Right-to-Left Script in LibreOffice using KDE Plasma on openSUSE

Text Icon

In case you have to mix right-to-left text into your documents and you aren’t sure how to make it happen, it is super easy to do with LibreOffice when running in concert with openSUSE with KDE Plasma as the desktop environment. You’ll have to check with your Desktop Environment for how to add additional keymaps and how to switch between them.

Instructions in Short Form

On KDE Plasma, open SystemSettings, select the Input Devices Module. Under the Keyboard sub-module, select the Layouts tab. In the Layouts Indicator, activate Show layout indicator and take note of Shortcut(s) for Switching Layout. In my case, it is Ctrl+Alt+K

Toggle the Configure layouts, then +Add the desired layout. From there, open the text editor of your choice, like LibreOffice and start typing away. Switch the layouts through either the indicator or the keyboard shortcut. You’ll be happily amazed by how well it works across multiple applications.

A Little Video to Demonstrate

Mostly as an excuse to play with Kdenlive and SimpleScreenRecorder, I made a video of how to do switch your layouts on the fly and write. Unfortunately, I don’t have the physical character layout on my keyboard and I was too lazy to figure it out and demonstrate a proper Arabic sentence.

Final Thoughts

One of the features I have enjoyed for many years working with the Linux and KDE [Plasma] has been the absolutely fantastic flexibility to allow me to get whatever work done that is required of me. I have had to use the switching keymaps on numerous occasions and the dynamic switching to those keymaps is absolutely a must. It’s just another way that Linux has made my life easier.

Further Reading

openSUSE Linux

KDE Plasma

LibreOffice

Network Diagramming with LibreOffice Draw on openSUSE

So, the title could be “Network Diagramming with LibreOffice Draw on whatever operating system” but since I use openSUSE primarily, there you go. I know it works on openSUSE, I can’t say for sure if it will work for you. Chances are it will.

The Problem

I spent some time last week making improvements to the network at my church this isn’t my first project there that is computer related. I also recently set up a Dell Inspiron as a Low Budget Multimedia Machine with openSUSE Leap and a RaspberryPi for slideshow announcements. The big irritation with doing any tech projects has been the network. It has been a smattering of routers in an ad-hoc manor. In fixing this, I needed a way to document it properly.

I looked at few pieces of software but didn’t like either the price or the operating system selection. Then I thought… LibreOffice Draw… I know that I can make boxes and connecting lines. Maybe there are some images I can find?

The Solution

The goal here is to make me less important in this project and try to get others on board so that, should I get hit by the proverbial bus, someone else is going to have to take control and need to know what is where and how to access it.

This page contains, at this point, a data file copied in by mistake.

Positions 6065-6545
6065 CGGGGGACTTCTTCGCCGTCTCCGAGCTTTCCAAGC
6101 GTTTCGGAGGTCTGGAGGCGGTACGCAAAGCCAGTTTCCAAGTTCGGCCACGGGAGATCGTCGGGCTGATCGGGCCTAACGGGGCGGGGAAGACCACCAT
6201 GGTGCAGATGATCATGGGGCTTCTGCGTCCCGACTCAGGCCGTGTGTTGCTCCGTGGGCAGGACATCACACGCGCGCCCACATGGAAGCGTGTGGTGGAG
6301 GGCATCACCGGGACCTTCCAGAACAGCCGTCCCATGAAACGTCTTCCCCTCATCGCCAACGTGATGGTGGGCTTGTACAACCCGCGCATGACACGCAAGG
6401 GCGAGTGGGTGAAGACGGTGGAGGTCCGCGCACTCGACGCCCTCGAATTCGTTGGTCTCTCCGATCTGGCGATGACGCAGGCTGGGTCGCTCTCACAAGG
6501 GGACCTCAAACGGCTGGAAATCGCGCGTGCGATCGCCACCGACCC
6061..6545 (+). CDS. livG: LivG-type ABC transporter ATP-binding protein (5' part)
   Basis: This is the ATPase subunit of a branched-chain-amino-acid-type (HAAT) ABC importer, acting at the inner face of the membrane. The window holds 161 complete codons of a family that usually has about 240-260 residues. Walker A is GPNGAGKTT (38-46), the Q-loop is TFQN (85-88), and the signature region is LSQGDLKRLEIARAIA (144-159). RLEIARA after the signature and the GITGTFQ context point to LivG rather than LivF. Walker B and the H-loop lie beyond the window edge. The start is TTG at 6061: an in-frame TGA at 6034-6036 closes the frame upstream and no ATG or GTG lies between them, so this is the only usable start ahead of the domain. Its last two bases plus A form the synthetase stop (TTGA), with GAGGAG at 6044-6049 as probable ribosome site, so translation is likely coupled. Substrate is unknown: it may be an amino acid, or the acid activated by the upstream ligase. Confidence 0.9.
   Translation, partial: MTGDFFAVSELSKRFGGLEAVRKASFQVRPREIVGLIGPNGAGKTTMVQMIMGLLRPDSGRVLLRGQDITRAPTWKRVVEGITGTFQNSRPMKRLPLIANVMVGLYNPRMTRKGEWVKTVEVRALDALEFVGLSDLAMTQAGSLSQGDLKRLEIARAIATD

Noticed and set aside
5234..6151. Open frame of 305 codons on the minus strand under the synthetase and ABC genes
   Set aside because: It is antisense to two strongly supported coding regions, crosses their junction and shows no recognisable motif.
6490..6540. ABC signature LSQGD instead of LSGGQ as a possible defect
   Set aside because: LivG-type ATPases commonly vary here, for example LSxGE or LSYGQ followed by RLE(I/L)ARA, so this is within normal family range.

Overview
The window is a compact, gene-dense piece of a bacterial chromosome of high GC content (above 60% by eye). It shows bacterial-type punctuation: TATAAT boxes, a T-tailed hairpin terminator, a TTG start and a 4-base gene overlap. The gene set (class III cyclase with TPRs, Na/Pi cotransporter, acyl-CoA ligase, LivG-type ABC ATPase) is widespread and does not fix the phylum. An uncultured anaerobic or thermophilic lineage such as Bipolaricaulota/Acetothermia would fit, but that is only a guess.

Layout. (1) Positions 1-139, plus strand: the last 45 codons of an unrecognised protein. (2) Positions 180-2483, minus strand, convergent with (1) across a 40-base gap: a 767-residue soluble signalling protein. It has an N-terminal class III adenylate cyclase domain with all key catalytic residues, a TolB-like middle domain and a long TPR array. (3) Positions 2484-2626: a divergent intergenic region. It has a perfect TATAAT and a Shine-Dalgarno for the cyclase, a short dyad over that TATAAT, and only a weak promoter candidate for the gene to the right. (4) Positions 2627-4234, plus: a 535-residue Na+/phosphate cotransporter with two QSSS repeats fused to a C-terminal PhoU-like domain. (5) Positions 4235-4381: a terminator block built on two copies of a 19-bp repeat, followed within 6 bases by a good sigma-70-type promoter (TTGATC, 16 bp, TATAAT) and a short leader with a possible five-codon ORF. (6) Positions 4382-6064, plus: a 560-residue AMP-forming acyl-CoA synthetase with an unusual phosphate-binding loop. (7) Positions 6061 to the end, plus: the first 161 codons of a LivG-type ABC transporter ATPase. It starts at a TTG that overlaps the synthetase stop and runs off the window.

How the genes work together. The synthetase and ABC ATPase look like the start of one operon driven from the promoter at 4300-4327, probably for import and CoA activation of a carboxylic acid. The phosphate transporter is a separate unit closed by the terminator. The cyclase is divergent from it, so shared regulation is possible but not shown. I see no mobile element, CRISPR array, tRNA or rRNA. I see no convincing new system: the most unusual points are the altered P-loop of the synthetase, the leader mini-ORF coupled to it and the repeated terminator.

Searching around the World Wide Web, I found this shape gallery from VRT.com that has the images I need to put together a basic network diagram to show how things are laid out. At the bottom of the page, I selected VRTnetworkequipment_1.2.0-oo.oxt LibreOffice. Your version may vary, especially if you aren’t using openSUSE.

Installing this gallery of images is trivial, locate the download and open it with LibreOffice.

VRT Network Equipment OXT.png

The filetype should already be associated. Select okay to confirm installation and you are done.

I made a simple diagram to communicate the layout of the network, it is a rough drawing and I don’t really know what I am doing but it is a simple visual that is a “good start”.

LMCC Network Diagram-01.png

I at lest now have a basic visual as a frame of reference, and in the Lean Product Development, world a visual reference helps to identify Knowledge Gaps.

What I like

I didn’t have to go out and buy new software. I simply had to download an add-on to existing software, LibreOffice Draw. Adding the graphic components to LibreOffice was simple, download and run to install.

Using LibreOffice Draw is intuitive. It’s all drag and drop. You find the image you want that is now installed, click and drag it onto the

What I Don’t Like

There isn’t a text box immediately below or beside that is tied to the image for description of the component. It’s not a big deal as click-dragging to create a selection box around the objects to move them multiple items around works just as well. This is just being picky, really.

How It’s Working Out

I was able to create a “Phase 1” of the network plan and begin a course of action for the “Phase 2” of the network upgrades. Using Draw helps me to be able to communicate with the real network professional, my brother-in-law, so that we are aligned on where network is at, and where it needs to go. The next phases are almost entirely over my head but I will gladly help document what is done using this tool and others.

Final Thoughts

I spent a lot of time looking for software solutions, played with one other but realized that LibreOffice Draw can do the job quite nicely at the price I can afford. It is a testament to the LibreOffice Project and all the work that has gone into it. It reminds me that I should donate to the project to do my part to help keep it going.

Further Reading

openSUSE.org Site

LibreOffice Site

LibreOffice Network Gallary Images from VRT.com